The ongoing impact of the coronavirus pandemic, has led many companies around the country to place staff on furlough. This means that companies will claim 80% of their staff wages according to the terms the Government have set out in their Coronavirus Job Retention Scheme.
So, what is furlough?
By placing a staff member on furlough, means they are entitled to receive 80% of their salaries up to the cap of £2,500 per month.
The Coronavirus Job Retention Scheme is a temporary scheme which is open to all UK employers for at least three months, having started on March 1.
Who has this affected?
One job sector that has been significantly affected by COVID-19 is the football industry. The footballing season was postponed on 12 March, with major competitions such as the UEFA European Championships due to take place in June being pushed back until next year.
With the suspension of football until at least the 30 April, in an attempt to safeguard the future of Football Clubs and the jobs of those who work for them, many clubs have taken the decision to place some of their employees on furlough leave.
Which clubs have done this?
Lincolnshire’s very own Lincoln City have recently placed their staff on the furlough scheme. In a statement made on 31 March the club announced a small number of team members would remain in their normal positions to run day to day operations of the club, while the others would be placed on furlough to safeguard the future of the club.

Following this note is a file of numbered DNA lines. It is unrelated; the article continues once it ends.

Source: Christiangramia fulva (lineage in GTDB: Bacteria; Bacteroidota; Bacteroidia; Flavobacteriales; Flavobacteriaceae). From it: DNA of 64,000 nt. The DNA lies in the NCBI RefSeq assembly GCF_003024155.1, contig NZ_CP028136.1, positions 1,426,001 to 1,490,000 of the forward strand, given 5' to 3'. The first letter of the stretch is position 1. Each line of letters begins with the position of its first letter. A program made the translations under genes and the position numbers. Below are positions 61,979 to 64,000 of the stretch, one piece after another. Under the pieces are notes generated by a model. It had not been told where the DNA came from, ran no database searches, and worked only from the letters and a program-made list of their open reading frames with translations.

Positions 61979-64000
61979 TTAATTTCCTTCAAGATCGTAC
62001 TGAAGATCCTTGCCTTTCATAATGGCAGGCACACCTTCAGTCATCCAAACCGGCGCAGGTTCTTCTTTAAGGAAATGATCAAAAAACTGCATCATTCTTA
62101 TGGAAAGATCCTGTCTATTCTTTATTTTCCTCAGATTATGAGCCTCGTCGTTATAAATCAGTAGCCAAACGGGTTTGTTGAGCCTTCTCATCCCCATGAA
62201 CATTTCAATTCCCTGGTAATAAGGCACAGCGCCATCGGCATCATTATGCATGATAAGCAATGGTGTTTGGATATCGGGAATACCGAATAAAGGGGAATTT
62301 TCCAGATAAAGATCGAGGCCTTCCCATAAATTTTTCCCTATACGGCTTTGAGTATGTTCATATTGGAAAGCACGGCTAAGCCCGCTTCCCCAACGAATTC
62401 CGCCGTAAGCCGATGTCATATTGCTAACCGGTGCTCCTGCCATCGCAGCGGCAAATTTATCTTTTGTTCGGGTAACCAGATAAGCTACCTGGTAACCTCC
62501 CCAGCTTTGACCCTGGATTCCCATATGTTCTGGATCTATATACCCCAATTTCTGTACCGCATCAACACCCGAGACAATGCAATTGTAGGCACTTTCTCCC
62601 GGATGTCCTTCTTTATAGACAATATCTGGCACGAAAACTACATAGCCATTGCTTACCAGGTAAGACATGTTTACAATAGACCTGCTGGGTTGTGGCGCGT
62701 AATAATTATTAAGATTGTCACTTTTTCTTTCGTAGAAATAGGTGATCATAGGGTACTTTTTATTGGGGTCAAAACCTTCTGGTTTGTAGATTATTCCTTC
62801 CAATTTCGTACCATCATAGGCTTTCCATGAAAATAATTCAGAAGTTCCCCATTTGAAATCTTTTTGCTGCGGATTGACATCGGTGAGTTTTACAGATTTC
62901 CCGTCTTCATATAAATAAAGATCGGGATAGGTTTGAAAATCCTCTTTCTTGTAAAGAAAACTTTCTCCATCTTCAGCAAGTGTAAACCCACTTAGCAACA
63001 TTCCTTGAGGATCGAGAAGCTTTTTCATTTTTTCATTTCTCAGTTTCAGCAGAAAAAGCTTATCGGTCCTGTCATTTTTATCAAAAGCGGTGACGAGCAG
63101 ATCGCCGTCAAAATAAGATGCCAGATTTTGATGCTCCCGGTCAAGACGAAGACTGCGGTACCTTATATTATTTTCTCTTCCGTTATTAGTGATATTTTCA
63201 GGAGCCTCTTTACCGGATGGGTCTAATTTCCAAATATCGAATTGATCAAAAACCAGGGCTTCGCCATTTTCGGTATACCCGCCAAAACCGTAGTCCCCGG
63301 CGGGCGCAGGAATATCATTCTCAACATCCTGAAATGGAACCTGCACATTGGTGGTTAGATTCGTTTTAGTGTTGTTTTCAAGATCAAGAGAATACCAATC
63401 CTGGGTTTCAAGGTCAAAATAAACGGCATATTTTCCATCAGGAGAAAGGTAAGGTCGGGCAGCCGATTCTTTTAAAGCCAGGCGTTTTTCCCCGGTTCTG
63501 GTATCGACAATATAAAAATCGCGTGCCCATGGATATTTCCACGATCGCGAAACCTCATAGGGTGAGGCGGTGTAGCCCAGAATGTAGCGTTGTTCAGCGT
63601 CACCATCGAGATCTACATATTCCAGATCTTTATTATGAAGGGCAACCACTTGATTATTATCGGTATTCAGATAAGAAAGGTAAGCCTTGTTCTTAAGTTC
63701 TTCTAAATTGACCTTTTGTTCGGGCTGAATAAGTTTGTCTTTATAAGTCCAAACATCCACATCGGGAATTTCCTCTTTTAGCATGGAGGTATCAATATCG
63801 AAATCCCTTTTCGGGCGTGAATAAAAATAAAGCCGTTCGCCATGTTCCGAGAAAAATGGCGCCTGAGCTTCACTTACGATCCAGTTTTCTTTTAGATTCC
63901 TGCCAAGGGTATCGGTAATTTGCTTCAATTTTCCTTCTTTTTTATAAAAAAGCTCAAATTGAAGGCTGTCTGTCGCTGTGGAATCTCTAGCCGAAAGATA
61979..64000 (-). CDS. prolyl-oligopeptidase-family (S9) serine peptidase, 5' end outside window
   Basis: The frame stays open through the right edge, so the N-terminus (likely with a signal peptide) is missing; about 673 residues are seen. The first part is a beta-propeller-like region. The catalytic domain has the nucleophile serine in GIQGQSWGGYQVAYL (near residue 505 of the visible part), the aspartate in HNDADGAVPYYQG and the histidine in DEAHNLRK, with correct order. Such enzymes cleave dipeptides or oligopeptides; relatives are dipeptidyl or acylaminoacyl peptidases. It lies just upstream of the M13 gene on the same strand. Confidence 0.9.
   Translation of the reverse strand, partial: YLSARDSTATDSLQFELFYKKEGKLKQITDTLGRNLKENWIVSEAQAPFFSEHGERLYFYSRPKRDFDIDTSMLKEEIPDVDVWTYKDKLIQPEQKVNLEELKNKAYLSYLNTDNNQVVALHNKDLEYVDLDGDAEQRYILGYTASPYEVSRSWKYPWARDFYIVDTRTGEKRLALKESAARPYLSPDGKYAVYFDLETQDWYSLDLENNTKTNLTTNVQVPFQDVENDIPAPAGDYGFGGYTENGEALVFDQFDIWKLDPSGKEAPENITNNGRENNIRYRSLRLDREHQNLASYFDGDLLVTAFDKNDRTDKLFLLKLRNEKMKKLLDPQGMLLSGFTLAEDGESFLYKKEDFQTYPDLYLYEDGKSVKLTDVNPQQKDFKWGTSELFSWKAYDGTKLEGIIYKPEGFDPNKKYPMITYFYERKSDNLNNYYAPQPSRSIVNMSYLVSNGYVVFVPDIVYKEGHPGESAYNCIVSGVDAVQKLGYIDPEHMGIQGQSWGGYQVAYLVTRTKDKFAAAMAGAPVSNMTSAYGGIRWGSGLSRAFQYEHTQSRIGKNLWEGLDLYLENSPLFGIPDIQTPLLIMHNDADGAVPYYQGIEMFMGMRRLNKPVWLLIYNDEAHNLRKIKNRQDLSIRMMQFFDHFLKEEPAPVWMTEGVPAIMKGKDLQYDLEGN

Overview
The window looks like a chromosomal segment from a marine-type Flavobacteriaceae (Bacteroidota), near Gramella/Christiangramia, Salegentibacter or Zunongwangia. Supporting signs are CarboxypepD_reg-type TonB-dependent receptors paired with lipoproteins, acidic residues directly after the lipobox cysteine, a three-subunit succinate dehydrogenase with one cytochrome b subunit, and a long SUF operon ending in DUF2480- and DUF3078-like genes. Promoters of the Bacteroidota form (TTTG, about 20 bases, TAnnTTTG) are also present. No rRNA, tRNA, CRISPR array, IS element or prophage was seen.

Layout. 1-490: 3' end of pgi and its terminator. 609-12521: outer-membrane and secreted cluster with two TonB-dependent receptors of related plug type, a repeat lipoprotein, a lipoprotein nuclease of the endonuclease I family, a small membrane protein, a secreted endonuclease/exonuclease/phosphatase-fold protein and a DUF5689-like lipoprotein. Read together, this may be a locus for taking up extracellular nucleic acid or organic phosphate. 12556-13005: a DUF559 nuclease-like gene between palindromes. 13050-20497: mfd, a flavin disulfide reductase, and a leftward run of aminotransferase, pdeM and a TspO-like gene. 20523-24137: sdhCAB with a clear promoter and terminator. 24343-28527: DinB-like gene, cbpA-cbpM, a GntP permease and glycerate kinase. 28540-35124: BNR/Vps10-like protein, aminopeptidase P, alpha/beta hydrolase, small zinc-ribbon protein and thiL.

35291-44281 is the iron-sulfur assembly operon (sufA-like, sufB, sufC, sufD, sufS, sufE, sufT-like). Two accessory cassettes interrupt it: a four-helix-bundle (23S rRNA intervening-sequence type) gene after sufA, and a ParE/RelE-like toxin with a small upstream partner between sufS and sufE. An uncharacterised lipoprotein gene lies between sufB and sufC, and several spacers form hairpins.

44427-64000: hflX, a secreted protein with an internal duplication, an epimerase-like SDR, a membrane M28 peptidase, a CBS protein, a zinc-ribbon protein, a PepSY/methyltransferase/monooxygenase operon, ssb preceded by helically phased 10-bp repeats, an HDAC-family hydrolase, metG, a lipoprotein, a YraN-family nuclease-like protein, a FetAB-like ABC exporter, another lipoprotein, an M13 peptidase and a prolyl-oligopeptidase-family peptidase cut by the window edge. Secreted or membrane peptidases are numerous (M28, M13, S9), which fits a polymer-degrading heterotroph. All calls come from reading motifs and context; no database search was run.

Newcastle United became the first club in the country to put their staff on furlough. They placed all non-first-team staff on the scheme, in order to help ensure the club’s financial survival.
Other Premier League teams such as Tottenham Hotspur and Norwich City soon followed suit, also placing their non-playing staff on furlough.
On April 2 it was announced Bournemouth manager Eddie Howe and some other first team staff have voluntarily taken significant pay cuts to provide more money to be shared between other members of the staff at the club.
Issues this has caused.
Placing non-playing staff on this scheme has caused Premier League football clubs to be accused of operating a ‘moral vacuum’ due to still paying their players their full wage, while cutting the wages of others within the club, with some arguing players should also be receiving pay cuts or volunteering to do so.
Sadiq Khan, the major of London told BBC Radio 5 Live: “Highly-paid football players are people who can carry the greatest burden and they should be the first one to, with respect, sacrifice their salary, rather than the person selling the programme or the person who does catering or the person who probably doesn’t get anywhere near the salary Premier League footballers get.”
Premier League clubs are yet to respond to the criticism and yet to comment of why they are not cutting players salaries.
With the uncertainty of when the footballing season may resume it is likely we will see more clubs place some of their staff on furlough to help in job preservation and to aid in helping with club finances.